Sponsored by the Friends of Fort Massac, the feast is the major fundraiser supporting educational activities at Fort Massac.
This year, the dinner will be held on Saturday, Oct. 6 beginning at 5 p.m. with period music by Highland Reign Band from Indiana.
The meal, featuring foods that would have been available during the 1750s, begins at 5:30 p.m. These foods include ham, chicken and dumplings, corn in the husk, cornbread, green beans, coleslaw and apple crisp.
This will be the second consecutive year that the event has been held under tents. Many guests reported last year that they liked the change from the barracks to the tents under the trees because they could see all the other guests and because they could see when someone bid on a silent auction item in which they, too, were interested.
The silent auction has a little bit of something for everyone.
There will be ceramic items; hand-painted pictures and photos by local artists, including the print Recruitment at Fort Massac by Michael Haines; hand-crocheted pieces; knives; restaurant and hotel gift certificates; and numerous baskets of items donated by area businesses and industry.
The drawing for the framed painting, titled Spring Floods, by Vera Rodgers will be held during the Autumn Feast as well.
Tickets can be purchased for $1 each or six tickets for $5 until the drawing. Tickets can be pre-purchased at Fort Massac Visitor’s Center until the drawing on Oct. 6.
The silent auction has grown over the years, and it is under the direction of Rita and Dave Park.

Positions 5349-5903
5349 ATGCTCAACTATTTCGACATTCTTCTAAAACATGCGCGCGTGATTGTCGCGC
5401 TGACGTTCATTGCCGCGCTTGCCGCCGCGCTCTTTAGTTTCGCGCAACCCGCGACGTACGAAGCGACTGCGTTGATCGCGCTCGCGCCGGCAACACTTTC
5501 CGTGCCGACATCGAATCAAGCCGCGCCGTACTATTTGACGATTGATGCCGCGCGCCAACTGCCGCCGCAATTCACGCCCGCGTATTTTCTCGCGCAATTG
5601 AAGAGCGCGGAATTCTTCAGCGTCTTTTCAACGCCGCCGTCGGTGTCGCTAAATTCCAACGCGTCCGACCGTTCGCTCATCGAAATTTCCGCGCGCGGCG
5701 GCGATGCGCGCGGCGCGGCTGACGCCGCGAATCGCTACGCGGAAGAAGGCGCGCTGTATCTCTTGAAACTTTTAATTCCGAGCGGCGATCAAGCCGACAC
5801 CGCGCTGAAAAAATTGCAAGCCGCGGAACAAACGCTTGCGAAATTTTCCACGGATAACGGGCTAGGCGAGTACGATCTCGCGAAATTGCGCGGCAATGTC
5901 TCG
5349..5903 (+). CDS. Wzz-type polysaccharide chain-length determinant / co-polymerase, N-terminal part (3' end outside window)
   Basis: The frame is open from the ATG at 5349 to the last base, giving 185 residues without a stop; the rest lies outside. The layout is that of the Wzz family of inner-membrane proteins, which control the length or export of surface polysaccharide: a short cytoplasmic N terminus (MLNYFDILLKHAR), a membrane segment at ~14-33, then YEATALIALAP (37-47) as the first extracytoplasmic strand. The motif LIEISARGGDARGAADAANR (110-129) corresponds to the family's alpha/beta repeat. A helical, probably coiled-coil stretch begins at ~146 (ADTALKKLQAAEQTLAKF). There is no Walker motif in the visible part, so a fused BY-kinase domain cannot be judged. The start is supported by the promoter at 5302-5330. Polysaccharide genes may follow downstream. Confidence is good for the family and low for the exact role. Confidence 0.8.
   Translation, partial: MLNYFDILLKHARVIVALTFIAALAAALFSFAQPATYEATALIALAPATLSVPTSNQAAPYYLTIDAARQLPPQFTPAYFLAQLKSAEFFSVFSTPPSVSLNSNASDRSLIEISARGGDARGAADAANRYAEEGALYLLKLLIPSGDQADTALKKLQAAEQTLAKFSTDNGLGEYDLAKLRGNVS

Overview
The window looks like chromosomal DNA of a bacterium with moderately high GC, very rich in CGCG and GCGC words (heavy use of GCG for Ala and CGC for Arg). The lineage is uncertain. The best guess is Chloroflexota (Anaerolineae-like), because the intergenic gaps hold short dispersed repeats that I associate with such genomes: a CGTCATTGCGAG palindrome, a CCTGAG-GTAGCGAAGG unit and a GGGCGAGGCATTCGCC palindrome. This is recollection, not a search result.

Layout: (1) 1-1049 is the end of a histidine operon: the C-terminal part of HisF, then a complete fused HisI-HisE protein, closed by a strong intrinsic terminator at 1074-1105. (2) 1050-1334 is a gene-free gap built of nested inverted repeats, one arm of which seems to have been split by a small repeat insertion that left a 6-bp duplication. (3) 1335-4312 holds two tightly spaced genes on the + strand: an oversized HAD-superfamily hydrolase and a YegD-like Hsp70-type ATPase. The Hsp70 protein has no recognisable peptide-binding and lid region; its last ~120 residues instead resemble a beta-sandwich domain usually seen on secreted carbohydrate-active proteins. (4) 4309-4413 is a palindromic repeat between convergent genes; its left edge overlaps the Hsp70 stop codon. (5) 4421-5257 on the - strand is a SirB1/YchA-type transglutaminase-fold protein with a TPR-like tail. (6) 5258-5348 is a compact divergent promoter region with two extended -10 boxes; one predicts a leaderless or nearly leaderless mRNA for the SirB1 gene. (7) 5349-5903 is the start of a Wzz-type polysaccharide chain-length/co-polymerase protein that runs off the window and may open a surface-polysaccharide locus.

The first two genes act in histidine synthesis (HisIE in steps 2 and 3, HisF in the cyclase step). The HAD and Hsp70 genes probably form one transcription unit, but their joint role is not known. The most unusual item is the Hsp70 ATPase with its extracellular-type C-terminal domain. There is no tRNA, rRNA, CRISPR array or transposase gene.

Rita Park said, “We are so lucky to live in an area that is rich in talent and in the desire to help the community. Since we are focused on raising monies to help the fort, the silent auction items are even more important.
“The auction this year has the potential to be the biggest and the best ever,” added Park.
The Autumn Feast, along with the silent auction, supports education activities such as Education Day, the day prior to the annual Encampment at Fort Massac.
As many as 4000 students have come in a given year to listen to re-enactors tell about their crafts, trades or lives in the 1700s.
A student first goes to various stations as a part of a group. Then if something has sparked special interest, he or she may go back and spent 30 minutes or more with any re-enactor or station.
A big change this year at the Autumn Feast is in the role of the re-enactors.
At least one re-enactor will be assigned to each set of tables as a guest in a prominent position.
The idea is that re-enactor can talk informally with those around them while the meal is being enjoyed. The re-enactor will be able to share lots of information and knowledge about history, the customs of the times and the culture of the area.
Tickets are currently on sale from hostesses or by calling Reba Reed at 618-645-1034 or Sharon Burris at 524-9657.
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